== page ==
President Isaias Afwerki has been a busy man.
- On the 5th of May he returned to Asmara after seeing Prime Minister Abiy in Addis Ababa.
- Then on 27 June he was landing at Asmara after spending three days with the Sudanese leadership, including Lt. Gen. Mohammed Hamdan Dagalo.
- Now he’s in Egypt for a three day visit, where he will meet President Sisi.
So what’s going on? At the end of each trip there are bland press releases that tell the Eritrean public precisely nothing.
But it is not that difficult to join up the dots.
What do Ethiopia, Sudan and Egypt have in common? The Nile and the standoff over Ethiopia’s GERD dam, which it is scheduled to begin filling within the next two weeks.
Egypt appealed to the UN Security Council, but got little more than verbal support. Talks between the three parties are reported to have continued over the weekend, with discussions on Saturday.
But Egypt continued to complain there was no progress. The Egyptian irrigation ministry said “fundamental technical and legal differences” remained unsolved.
Meanwhile, the situation in Ethiopia is tense, following the death of the popular Oromo singer, Hachalu Hundessa. Clashes with the security forces by protesters left at least 166 people dead.
Prime Minister Abiy Ahmed blamed the killing of the singer, and the subsequent violence, on “coordinated attempts” to destabilise the country, hinting that a foreign power was involved. Egypt swiftly denied any responsibility, with Egyptian diplomats saying that “Ethiopia should not blame its problems on external factors.”
President Isaias, who has been in Ethiopia, Sudan and is now in Egypt – all in the last two months, would love to see himself as a mediator. He has always seen Eritrea as playing a regional role, and this fits perfectly into his self-image.
The Libyan situation
But there is another reason for President Isaias to be in Egypt and that is the crisis in Libya.
The situation in Libya is nothing if not complex, with Russia, France, Turkey, Egypt, Saudi Arabia and the Gulf states all backing one or other of the key players. This is a simplified list of who is backing whom.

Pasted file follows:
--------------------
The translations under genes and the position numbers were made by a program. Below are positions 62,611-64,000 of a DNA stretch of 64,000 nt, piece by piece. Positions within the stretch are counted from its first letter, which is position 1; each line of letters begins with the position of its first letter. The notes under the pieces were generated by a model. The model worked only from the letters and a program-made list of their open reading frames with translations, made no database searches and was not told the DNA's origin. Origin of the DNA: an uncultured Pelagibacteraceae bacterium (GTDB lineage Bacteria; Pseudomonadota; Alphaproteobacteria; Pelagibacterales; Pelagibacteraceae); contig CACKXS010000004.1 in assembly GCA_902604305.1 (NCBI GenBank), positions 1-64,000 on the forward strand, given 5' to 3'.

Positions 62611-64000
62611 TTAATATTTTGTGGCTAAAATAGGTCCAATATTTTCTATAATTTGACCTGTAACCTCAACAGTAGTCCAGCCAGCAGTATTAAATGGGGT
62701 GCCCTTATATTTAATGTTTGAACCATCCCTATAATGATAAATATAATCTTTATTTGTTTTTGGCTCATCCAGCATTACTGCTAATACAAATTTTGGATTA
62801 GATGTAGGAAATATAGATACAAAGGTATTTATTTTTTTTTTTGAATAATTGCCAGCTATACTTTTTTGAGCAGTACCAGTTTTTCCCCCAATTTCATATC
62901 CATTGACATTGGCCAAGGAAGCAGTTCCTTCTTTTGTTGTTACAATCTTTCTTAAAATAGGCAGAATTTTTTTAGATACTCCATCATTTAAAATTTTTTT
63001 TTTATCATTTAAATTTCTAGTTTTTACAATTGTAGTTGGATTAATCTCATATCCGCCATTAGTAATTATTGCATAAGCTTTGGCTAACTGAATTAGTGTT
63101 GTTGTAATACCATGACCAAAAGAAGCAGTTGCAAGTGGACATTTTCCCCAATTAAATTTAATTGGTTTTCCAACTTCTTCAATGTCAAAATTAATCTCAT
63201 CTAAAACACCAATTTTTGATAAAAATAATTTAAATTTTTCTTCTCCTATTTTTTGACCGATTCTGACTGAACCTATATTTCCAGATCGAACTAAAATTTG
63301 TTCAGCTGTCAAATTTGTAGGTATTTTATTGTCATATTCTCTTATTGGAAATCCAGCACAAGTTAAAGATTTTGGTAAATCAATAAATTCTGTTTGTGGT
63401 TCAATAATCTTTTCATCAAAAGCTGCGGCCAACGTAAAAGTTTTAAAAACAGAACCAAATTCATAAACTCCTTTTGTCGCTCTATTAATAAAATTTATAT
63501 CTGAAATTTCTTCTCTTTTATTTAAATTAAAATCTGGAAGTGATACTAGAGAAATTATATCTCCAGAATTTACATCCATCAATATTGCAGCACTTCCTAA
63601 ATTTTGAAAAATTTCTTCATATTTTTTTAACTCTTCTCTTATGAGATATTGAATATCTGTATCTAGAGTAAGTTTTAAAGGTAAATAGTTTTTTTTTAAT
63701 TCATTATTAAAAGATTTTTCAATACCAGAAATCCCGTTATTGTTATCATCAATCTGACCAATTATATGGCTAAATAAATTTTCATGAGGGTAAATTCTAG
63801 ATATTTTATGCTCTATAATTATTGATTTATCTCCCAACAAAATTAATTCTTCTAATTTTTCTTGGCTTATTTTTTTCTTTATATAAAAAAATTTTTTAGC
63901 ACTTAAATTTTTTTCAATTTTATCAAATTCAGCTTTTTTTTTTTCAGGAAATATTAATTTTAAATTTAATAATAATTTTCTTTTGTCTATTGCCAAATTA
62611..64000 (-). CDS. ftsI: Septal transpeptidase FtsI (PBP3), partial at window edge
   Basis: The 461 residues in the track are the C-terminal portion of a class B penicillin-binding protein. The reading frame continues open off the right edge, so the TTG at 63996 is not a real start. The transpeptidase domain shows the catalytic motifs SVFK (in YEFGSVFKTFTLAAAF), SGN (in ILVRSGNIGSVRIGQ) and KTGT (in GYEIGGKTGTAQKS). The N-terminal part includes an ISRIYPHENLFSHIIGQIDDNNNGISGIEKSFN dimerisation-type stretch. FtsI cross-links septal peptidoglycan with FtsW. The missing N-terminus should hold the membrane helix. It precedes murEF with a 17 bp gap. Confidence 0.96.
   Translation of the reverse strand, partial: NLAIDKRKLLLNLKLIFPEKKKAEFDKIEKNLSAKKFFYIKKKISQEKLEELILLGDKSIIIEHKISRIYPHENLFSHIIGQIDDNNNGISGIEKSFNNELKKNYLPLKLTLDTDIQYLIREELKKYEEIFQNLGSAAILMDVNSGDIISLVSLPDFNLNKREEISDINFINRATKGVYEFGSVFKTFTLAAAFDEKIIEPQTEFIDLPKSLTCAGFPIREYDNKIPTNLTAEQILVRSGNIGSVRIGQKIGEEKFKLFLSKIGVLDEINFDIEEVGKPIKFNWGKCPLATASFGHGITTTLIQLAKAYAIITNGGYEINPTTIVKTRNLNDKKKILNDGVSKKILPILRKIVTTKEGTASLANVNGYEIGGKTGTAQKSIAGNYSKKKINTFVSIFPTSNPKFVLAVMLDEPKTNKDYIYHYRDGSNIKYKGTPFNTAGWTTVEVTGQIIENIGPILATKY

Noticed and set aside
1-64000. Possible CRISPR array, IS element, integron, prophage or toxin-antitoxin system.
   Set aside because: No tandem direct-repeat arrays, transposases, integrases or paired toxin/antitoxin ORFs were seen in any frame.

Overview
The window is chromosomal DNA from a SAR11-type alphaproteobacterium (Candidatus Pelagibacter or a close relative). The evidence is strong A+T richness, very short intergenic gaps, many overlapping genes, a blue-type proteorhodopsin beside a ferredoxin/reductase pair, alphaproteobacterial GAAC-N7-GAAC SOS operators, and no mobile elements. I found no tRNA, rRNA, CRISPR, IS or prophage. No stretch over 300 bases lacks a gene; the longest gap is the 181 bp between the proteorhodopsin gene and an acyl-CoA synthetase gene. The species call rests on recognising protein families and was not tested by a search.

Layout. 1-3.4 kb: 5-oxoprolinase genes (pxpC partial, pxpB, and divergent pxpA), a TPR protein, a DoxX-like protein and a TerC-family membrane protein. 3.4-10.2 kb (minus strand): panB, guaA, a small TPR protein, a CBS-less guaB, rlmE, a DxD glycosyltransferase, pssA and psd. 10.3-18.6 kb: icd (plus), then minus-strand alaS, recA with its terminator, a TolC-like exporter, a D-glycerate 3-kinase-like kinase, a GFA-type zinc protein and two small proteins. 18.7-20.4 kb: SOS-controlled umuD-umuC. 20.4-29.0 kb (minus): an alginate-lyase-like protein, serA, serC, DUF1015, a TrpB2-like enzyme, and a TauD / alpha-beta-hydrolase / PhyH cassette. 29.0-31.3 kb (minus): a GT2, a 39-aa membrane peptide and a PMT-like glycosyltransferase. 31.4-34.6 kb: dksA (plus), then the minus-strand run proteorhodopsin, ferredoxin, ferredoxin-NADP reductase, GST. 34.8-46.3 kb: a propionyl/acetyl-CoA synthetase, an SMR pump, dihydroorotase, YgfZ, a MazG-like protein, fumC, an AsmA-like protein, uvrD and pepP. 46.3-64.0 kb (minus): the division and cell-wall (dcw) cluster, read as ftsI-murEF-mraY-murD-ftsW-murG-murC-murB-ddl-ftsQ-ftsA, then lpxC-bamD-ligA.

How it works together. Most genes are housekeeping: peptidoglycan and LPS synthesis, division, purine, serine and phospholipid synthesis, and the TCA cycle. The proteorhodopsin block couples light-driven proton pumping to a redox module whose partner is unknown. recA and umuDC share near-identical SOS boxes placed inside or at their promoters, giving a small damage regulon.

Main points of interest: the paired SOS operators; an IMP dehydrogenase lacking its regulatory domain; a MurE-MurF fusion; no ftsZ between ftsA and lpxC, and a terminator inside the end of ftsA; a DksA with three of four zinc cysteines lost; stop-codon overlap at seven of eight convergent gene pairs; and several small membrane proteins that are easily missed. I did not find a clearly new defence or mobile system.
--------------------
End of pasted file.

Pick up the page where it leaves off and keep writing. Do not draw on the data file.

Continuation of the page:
Government of National Unity in Tripoli General Khalifa Hafter in Tobruk
United Nations Egypt, Saudi Arabia, UAE
NATO, USA, Italy, Turkey, Qatar Russia, France
In this situation it is not difficult to see where Eritrea fits in.
President Isaias has been in league with Saudi Arabia and the UAE, assisting them in their war in Yemen against the Houthi rebels.
The port of Assab provides the UAE with a base, with Asmara airport also occasionally being used.
In March the Guardian newspaper carried this report:
The United Arab Emirates, which is backing Khalifa Haftar, the warlord commander of the self-styled Libyan National Army, is thought to have sent more than 100 deliveries by air since mid-January, according to flight-tracking data…
Most of the suspect UAE flights leave military bases in the UAE, while some appear to depart from a base run since 2016 by the UAE in Eritrea, where an authoritarian regime is in charge and there is minimal international monitoring.
In all, the flights are thought to have carried about 5,000 metric tons of cargo into Libya in very large chartered transport planes that land at an airport close to Benghazi, Haftar’s coastal stronghold, or in western Egypt, from where their loads are thought to be trucked into Libya.
The Bloomberg news agency reported that the UN had information about these UAE airlifts.
At least 37 flights in early January are being investigated by the UN panel of experts responsible for monitoring sanctions on Libya, according to two diplomats briefed on the report that was presented to the Security Council this month. Excerpts of the report were also shared with Bloomberg. The flights were operated by a complex network of companies registered in the U.A.E., Kazakhstan, and the British Virgin Islands to disguise the delivery of military equipment, the diplomats said.
The panel found an increase in secret flights from the U.A.E. and its airbase in Eritrea to airfields under the control of Haftar, who is fighting to defeat the internationally-recognized government based in Tripoli, the report said. Some of those flights, which transfer high volumes of weapons, were operated by two Kazakhstan operators, according to the diplomats.
Egypt became very concerned about the threat to General Haftar’s position in Tobruk, as the UN backed government forces advanced.
President Sisi declared that a red line existed beyond which Egypt would not tolerate any further advances. Egypt could intervene in Libya with the intention of protecting its western border, he said.
Eritrea (with its links to the UAE and Saudis) and the role of Assab as a base from which military equipment and munitions can be sent to General Hartar, clearly has a stake in the Libyan conflict.
There is a good deal for President’s Sisi and Isaias to discuss in the coming days.